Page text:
Dr Sharon Shoesmith, who was the Director of Haringey Children’s Services at the time of the death of Baby P, has addressed students and social work professionals at the University of Suffolk.
The event, organised in partnership between the University, the British Association of Social Workers (BASW) and the Centre for Social Work Practice, took place on Wednesday 29 March.
Dr Sharon Shoesmith delivered a talk entitled ‘Social work in the age of social media and posttruth’ which was followed by an open discussion with the participants.
It comes on the back of Dr Shoesmith’s book which was released last year. Learning from Baby P focuses on Peter Connelly, the toddler who died from multiple injuries. In November 2008, Peter’s mother, Tracy Connelly, her boyfriend, Steven Barker, and his brother, Jason Owen, were convicted of “causing or allowing” Peter’s death. It was reported the toddler had more than 50 injuries on his body.
Dr Shoesmith was held accountable for the failings in Baby P’s care and publicly ‘vilified’. Her address to students comes just a week after they heard from Lord Laming at the University’s annual interprofessional conference. Lord Laming was responsible for the inquiry into the death of Baby P.
Associate Professor Dr Sue Hollinrake, Programme Lead for Social Work at the University of Suffolk, said “Over the past week our students have had the chance for a rich insight into one of the highest profile cases in the profession in recent times. The tragic death of baby Peter Connelly shows us that there is still much to be done to make sure we protect the vulnerable in our society. As a university we are always looking for ways to bring what the students are learning in the classroom and on their placements to life with interesting and thought provoking speakers. We were delighted to welcome Lord Laming and Dr Shoesmith and the opportunities for learning that both brought.”
Although not a social worker, Dr Shoesmith worked with the profession for 35 years in her roles concerned with child welfare. This year marks 10 years since Peter Connelly died and she told the audience “I have a strong sense of responsibility to say something back to social workers and to support you. My motivation is to change the vilification of social workers.”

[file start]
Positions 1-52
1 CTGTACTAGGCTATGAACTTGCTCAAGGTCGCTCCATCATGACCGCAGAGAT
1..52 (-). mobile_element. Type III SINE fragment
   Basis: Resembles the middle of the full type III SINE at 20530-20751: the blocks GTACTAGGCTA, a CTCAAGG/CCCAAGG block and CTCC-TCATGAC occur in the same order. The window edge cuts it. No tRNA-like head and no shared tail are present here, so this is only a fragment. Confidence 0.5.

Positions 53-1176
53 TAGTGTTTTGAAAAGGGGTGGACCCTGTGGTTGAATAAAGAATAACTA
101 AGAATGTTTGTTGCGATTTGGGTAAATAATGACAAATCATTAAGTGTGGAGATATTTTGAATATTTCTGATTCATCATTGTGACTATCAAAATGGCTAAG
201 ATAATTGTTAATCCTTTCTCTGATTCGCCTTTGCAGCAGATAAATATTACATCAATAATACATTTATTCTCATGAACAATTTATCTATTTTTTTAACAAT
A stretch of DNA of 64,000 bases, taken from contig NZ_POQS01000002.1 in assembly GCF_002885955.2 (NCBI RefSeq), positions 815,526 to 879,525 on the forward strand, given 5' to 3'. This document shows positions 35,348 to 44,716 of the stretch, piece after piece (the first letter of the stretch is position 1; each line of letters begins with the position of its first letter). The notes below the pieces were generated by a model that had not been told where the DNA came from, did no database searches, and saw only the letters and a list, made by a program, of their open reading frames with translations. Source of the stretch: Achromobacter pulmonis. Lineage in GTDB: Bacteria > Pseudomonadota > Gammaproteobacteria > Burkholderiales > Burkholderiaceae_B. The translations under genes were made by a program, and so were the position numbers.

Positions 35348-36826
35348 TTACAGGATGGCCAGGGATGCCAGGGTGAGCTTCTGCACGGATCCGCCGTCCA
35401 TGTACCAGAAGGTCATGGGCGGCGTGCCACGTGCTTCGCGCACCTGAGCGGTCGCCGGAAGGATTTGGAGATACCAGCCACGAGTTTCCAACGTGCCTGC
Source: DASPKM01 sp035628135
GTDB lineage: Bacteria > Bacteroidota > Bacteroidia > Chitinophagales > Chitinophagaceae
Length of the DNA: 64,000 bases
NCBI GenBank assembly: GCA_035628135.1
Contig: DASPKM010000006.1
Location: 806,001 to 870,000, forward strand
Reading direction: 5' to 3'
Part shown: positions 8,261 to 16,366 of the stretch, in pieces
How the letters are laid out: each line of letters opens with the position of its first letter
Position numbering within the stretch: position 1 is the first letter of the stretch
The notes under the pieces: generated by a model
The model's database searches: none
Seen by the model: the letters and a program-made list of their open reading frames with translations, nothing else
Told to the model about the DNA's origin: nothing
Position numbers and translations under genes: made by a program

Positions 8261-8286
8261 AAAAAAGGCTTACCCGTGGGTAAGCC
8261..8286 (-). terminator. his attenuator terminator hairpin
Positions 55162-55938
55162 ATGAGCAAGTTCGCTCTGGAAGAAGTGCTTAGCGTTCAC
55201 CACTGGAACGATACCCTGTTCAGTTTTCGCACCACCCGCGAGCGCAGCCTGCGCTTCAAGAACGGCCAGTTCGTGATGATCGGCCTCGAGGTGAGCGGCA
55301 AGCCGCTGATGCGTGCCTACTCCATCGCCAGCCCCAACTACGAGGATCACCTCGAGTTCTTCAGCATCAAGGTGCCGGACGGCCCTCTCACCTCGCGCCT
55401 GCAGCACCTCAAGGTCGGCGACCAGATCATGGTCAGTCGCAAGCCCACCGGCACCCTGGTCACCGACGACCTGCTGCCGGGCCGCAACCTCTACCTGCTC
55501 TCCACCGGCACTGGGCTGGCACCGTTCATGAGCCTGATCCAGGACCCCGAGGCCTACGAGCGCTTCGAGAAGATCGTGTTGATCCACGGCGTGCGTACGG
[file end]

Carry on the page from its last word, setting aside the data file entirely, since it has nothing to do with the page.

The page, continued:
She spoke of a theory developed in her book called ‘The Cultural Trope’ which claims the blaming of social workers is embedded in our culture. She explained this being devoid of reason, thought or understanding and is used as a defence.
“My main emphasis is on the perceptions of social work out there in the wider world and how that is very wrong as they are doing such an amazing job to support children and families and it is not often known or reported in the media or celebrated.”
“I am very keen social workers join professional associations like BASW and to enable BASW to become a stronger member led organisation that can support social workers particularly when things go wrong but can also communicate with the public to tell them more about the work of social workers and how they do protect children around the country, that’s the main issue that brings me to these sorts of gatherings.”
Robyn Kemp is the Director of the Centre for Social Work Practice. She said “Sharon’s perspectives on the details of the events leading to and following Peter Connolly’s death revealed just how counterproductive and damaging blame can be. Blame draws attention away from the crucial issues that we all share responsibility for, masks over deeper problems, shuts down dialogue and understanding, and damages relationships. We strongly support Sharon’s call for social workers to collectivise by joining organisations like us and BASW to address negative public perceptions of social work and contribute to closer, more supportive relationships between the sector and the public. We will be holding a collaborative conference celebrating relationship based social work practice in February 2018 and welcome all.”
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